Visualizing Sensor Data using Intel Internet of Things (IoT) Analytics
Last week, I published an article on Smart Maraca that covered the journey of data from a sensor, to the cloud, to a web application. The article received more interest than I was expecting. Sameer Khandekar asked if I can use Azure instead of Amazon Web Services (AWS). My knee-jerk response was — “Sure, Azure has Event Hubs and Stream Analytics, so it wouldn’t be difficult.” For those of you who are new to these, Event Hubs is an Azure web service for ingesting stream data and Stream Analytics is another Azure web service for real-time processing of the stream data.
I must admit, it was not as easy as I was hoping. I could not find client libraries for Event Hubs in the Azure SDK for Python, Node.js or Java. I was able to find API support for Event Hubs in the Azure SDK for .NET. However, it felt like an unnatural act to get .NET code running on Intel Edison for a simple task of streaming data to Azure; especially when the Edison was running Yocto — an embedded Linux distribution.
I was not ready to give up so easily though.☺After a bit of searching, I came across Intel IoT Analytics (currenly in Beta)— a web service that enables collection and analysis of sensor data provided using Intel IoT Developer Kit. I gave it a try. It involved two steps — registering for the service and streaming data from the device. Both the steps were straightforward. In a short time, I was able to simulate streaming temperature data from Intel Edison and visualize it on the IoT Analytics dashboard:
Interesting, right? Let’s look at what was involved in each of the two steps:
Registering for IoT Analytics was as easy as it can get. Literally, it involved nothing more than signing in with my Google account and specifying a name for the IoT Analytics account being created. No credit card and no forms to fill. I was on the My Dashboard page of the web console in no time:
Streaming from Intel Edison was also easy. I simply followed the instructions from the user guide. At a high level, it involved three tasks — activating the device, registering a temperature component, and submitting the data.
The Yocto image for my Edison had the iotkit-admin tool pre-installed. Here is how the help for the tool looks like:
First, I activated my Edison using iotkit-admin activate <activation_code> command. It required an activation code that I got from my IoT Analytics account. The activation process creates a device record in the cloud, associates the device with the account (where the activation code came from), and provides the device with security credentials.
Next, I registered a component with my Edison using iotkit-admin register <comp_name> <catalog_id> command. A component is a time series that consists of sensor observations sent from the Edison. So if I want to send temperature data, I would need to register a temperature component. Each component is required to reference a component type within the account catalog. Think of component type as a template for the component — you define the details of the time series once instead of defining it for every device. Each account in IoT Analytics comes with three default component types — humidity, power, and temperature. Since I wanted to send temperature data, I registered the temperature component with my Edison using iotkit-admin register temperature temperature.v1.0 command.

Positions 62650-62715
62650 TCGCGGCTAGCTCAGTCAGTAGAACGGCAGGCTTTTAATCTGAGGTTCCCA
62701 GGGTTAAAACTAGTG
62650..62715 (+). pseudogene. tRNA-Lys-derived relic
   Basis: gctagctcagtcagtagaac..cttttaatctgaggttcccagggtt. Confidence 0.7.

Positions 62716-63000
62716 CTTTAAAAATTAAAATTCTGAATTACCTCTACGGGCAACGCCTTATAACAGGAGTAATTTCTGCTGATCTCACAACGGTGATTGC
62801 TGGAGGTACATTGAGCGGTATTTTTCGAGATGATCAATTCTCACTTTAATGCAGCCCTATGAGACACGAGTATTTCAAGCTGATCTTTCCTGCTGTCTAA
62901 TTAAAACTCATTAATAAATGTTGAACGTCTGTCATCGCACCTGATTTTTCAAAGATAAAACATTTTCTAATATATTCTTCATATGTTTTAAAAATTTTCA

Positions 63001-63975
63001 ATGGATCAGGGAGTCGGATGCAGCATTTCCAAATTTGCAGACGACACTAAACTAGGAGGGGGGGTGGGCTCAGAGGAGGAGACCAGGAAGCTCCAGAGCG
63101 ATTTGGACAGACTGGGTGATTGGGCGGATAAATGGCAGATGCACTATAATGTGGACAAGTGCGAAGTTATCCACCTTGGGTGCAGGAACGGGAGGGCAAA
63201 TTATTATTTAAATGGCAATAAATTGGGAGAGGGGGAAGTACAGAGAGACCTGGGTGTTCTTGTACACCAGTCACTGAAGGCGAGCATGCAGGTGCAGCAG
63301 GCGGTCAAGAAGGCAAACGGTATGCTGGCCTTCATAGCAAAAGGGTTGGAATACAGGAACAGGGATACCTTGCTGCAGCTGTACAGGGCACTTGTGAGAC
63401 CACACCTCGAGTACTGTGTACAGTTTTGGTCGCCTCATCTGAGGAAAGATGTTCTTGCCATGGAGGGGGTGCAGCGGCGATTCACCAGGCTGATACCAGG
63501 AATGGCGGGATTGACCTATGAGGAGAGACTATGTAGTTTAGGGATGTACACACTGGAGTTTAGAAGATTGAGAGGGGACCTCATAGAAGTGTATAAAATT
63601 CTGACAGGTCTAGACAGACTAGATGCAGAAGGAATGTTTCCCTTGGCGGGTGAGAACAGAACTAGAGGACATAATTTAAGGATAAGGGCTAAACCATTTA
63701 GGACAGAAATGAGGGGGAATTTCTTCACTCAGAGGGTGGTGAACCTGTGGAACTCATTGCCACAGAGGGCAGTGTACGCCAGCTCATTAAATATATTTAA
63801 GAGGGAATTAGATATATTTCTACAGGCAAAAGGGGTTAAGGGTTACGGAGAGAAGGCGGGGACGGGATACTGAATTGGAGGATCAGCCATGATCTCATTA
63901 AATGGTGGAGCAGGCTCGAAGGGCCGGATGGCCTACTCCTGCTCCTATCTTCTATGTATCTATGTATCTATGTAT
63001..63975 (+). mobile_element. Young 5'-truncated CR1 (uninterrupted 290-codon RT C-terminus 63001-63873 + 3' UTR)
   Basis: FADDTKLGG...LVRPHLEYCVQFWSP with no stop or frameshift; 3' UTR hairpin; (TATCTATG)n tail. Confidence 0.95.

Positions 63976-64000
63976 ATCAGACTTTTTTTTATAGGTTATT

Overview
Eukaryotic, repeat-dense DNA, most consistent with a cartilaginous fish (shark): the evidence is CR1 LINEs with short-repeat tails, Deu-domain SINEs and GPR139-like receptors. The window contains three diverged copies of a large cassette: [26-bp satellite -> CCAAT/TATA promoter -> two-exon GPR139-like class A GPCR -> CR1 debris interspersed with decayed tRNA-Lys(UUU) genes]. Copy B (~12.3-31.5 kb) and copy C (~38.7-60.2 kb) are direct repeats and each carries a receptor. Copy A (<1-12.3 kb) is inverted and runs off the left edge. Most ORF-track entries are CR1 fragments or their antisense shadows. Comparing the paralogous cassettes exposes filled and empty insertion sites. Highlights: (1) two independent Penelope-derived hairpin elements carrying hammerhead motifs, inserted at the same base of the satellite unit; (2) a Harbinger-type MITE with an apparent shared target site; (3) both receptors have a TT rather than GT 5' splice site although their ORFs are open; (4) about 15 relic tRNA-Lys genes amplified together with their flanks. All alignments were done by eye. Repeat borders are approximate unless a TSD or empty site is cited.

The following screenshot shows three commands — the test command tests the connectivity of the Edison with the IoT Analytics service, the catalog command lists the components that are available for registration, and the components command list the components that are currently registered with the Edison. As you can see, a component labeled temperature shows up in this list because I had registered that component with my Edison.
Finally, I was ready to submit temperature data. I wrote a small Python program that issued iotkit-admin observation <comp_name> <value> commands. Every minute, it randomly selects a number between 15 and 25 (temperature in Celsius) and sends it as a value for the component labeled temperature. Here is how the code for temperature.py looks like:
# Program to run on Intel Edison to send temperature data to Intel IoT Analytics
# Shon Shah — Feb 21, 2015
# Generate a random number between 15 and 25
temp = random.randint(15, 25)
# Use Intel’s iotkit-admin tool to send the temperature
print “Sending temperature”, temp, “degree celsius…”
output = subprocess.check_output ([“/usr/bin/iotkit-admin”, “observation”, “temperature”, str(temp)])
# Wait for one minute
print “Waiting for one minute. Press CTRL+C to stop…”
Here is a sample run of temperature.py:
To begin with, I wanted to figure out how to use Azure instead of AWS for visualizing sensor data coming from Intel Edison, but ended up using Intel IoT Analytics. This was primarily because I could not find Azure SDK support for Intel Edison. Until Azure SDK for Python, Node.js or Java includes support for Event Hubs or until Windows can be run on Intel Edison, AWS or Intel IoT Analytics seem to be the viable options. The thing that I liked about Intel IoT Analytics is that it did not require any additional effort on my part to plot the temperature data on a chart.